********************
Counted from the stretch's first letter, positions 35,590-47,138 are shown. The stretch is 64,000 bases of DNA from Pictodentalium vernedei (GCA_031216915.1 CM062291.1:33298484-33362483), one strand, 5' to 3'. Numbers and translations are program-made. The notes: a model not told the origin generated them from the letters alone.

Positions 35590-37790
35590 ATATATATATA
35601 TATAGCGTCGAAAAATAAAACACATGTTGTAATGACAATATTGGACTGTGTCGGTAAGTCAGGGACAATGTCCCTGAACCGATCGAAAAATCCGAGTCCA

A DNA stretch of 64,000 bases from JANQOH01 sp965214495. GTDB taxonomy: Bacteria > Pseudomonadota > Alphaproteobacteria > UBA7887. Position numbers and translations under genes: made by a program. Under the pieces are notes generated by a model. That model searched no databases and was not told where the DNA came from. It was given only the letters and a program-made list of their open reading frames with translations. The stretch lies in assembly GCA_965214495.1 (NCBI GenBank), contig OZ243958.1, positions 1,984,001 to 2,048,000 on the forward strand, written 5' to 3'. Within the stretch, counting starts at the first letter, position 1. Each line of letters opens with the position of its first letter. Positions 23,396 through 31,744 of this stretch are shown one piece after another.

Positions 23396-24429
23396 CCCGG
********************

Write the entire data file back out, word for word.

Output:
Counted from the stretch's first letter, positions 35,590-47,138 are shown. The stretch is 64,000 bases of DNA from Pictodentalium vernedei (GCA_031216915.1 CM062291.1:33298484-33362483), one strand, 5' to 3'. Numbers and translations are program-made. The notes: a model not told the origin generated them from the letters alone.

Positions 35590-37790
35590 ATATATATATA
35601 TATAGCGTCGAAAAATAAAACACATGTTGTAATGACAATATTGGACTGTGTCGGTAAGTCAGGGACAATGTCCCTGAACCGATCGAAAAATCCGAGTCCA

A DNA stretch of 64,000 bases from JANQOH01 sp965214495. GTDB taxonomy: Bacteria > Pseudomonadota > Alphaproteobacteria > UBA7887. Position numbers and translations under genes: made by a program. Under the pieces are notes generated by a model. That model searched no databases and was not told where the DNA came from. It was given only the letters and a program-made list of their open reading frames with translations. The stretch lies in assembly GCA_965214495.1 (NCBI GenBank), contig OZ243958.1, positions 1,984,001 to 2,048,000 on the forward strand, written 5' to 3'. Within the stretch, counting starts at the first letter, position 1. Each line of letters opens with the position of its first letter. Positions 23,396 through 31,744 of this stretch are shown one piece after another.

Positions 23396-24429
23396 CCCGG